Monday, January 24, 2005


Population and Oil

The BBC has an article on the problems Japan is facing because of its declining fertility rate. Unfortunately, and like all the media coverage of this issue in Japan, this short-sighted article ignores far greater dangers.

Specifically, Japan’s government and media (which the BBC article more or less parrots) talk only about the immediate economic consequences of an aging population, but appear oblivious to the far more serious consequences of maintaining Japan’s current population, which is roughly half that of the United States.

Sure, the national pension system is going to be in trouble with a rising population of long-lived senior citizens and a smaller working population paying into the fund. But it’s not an insurmountable situation. Like other countries, Japan wastes staggering sums of tax money on worthless and damaging pork-barrel projects. One of the biggest drains is the heavily subsidized nuclear power industry, while the much-ballyhooed maglev train is another expensive boondoggle headed for the museum before it gets anywhere. And don’t forget road construction. The only reason that tax money ends up feeding pork instead of the populace is politics.

But let’s move on to the consequences of maintaining a population half that of the US in a far smaller area, much of which is mountainous and therefore of little use as farmland. Because this population is larger than the ecological population-carrying capacity of the Japanese archipelago, the Japanese are obviously living on copious imports of oil and food (while Japan’s reliance on food imports differs depending on how it’s calculated, around 60% of all food comes from abroad). But clearly, oil is going to get more expensive, and so will food, because food production in our modern agricultural system — in Japan as well as its overseas suppliers — is heavily dependent on cheap oil.

You can see where this is leading. Instead of worrying about the labor market and pension fund, Japan’s leaders should be concentrating on how to take advantage of population decline. Instead, they speak of the declining birth rate as a “problem,” and try to devise ways to induce women to make more babies (which reminds one of the prewar exhortation: “Have more babies and increase the population!”). A few years ago the government brought together a group of “experts” and corporate leaders, who issued a report on the dire consequences of a declining population. They likened Japan’s current situation to the waning days of the Roman Empire. More recently, a headline in the December 7, 2004 English-language Daily Yomiuri screamed, “Japan heading for extinction.” Hyperbole, anyone?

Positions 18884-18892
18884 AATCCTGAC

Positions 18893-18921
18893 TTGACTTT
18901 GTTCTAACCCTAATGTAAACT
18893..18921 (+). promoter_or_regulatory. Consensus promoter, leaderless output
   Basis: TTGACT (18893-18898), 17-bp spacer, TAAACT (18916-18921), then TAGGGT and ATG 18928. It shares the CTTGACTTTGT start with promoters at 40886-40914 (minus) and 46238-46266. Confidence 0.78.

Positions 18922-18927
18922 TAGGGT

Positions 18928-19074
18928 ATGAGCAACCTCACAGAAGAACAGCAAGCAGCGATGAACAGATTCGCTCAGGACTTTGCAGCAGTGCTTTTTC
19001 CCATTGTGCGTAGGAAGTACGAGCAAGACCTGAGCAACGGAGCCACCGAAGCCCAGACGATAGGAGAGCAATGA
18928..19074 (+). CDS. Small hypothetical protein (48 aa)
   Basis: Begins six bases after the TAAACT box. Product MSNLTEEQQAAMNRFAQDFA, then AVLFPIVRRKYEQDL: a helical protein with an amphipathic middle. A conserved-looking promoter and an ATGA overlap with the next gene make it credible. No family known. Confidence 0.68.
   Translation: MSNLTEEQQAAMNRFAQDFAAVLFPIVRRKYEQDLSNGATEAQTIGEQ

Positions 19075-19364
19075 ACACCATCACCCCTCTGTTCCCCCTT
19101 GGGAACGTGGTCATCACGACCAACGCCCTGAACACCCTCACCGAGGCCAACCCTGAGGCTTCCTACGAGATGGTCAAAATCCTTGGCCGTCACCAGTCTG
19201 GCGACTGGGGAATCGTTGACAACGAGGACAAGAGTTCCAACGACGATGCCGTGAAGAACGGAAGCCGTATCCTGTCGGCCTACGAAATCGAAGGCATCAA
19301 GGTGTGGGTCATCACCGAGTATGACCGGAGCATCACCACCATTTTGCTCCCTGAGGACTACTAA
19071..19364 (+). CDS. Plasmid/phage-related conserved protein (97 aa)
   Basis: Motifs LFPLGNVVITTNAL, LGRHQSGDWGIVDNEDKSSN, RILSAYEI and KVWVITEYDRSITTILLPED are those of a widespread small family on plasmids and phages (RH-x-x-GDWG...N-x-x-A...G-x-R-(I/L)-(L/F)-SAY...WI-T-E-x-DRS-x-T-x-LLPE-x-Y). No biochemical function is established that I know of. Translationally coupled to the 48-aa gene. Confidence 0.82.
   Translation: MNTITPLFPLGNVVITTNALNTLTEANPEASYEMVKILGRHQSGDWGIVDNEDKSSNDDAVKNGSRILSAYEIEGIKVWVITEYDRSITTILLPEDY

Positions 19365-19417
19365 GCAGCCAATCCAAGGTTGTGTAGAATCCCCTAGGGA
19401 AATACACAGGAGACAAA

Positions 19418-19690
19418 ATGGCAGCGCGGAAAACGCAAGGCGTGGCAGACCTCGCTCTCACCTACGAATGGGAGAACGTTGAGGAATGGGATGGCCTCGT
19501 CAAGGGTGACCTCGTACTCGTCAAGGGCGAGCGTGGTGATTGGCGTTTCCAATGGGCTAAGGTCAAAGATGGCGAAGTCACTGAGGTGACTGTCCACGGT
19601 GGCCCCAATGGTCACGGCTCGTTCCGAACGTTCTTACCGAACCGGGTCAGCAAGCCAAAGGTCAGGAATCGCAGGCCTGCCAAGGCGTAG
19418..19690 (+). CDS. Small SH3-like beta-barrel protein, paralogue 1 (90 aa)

But the effects of more expensive oil, and therefore more expensive food, will not be limited to Japan. Many countries and regions around the world are overpopulated. “Development” and “globalization” are supposedly going to lift people out of poverty, but much development depends on cheap oil, and globalization (is this really meant to help the poor?) is a no-starter without cheap oil.

In developed countries too, more expensive oil is going to bite hard. In such countries a large urban or urbanized population buys its food from a small agricultural population. Industries are highly dependent on cheap energy. What will happen to commercial aviation, for instance, when jet fuel reaches a certain point on the price curve? How will all that food be produced and transported over long distances? How will high oil and natural gas prices affect the production of pesticides and chemical fertilizers?

Speaking of food, even large food exporters can’t be sanguine. For instance, last November the US Department of Agriculture’s Economic Research Service announced that in 2005 the US will become a net food importer. Of course Americans eat far too much for their health, and they can tighten their belts considerably, but there are limits to what mere belt-tightening can achieve when one’s food-production infrastructure starts crumbling.

Many people predict a crash, and I don’t rule that out. But here I am not assuming that the flow of oil will totally stop, nor that national economies will collapse. I am just making the safe assumption that oil will get more expensive. And because the whole world economy is dependent on cheap fossil fuels, the impacts are going to be far-reaching, especially in regions where population carrying capacity is exceeded.

Better plan your kitchen garden now.

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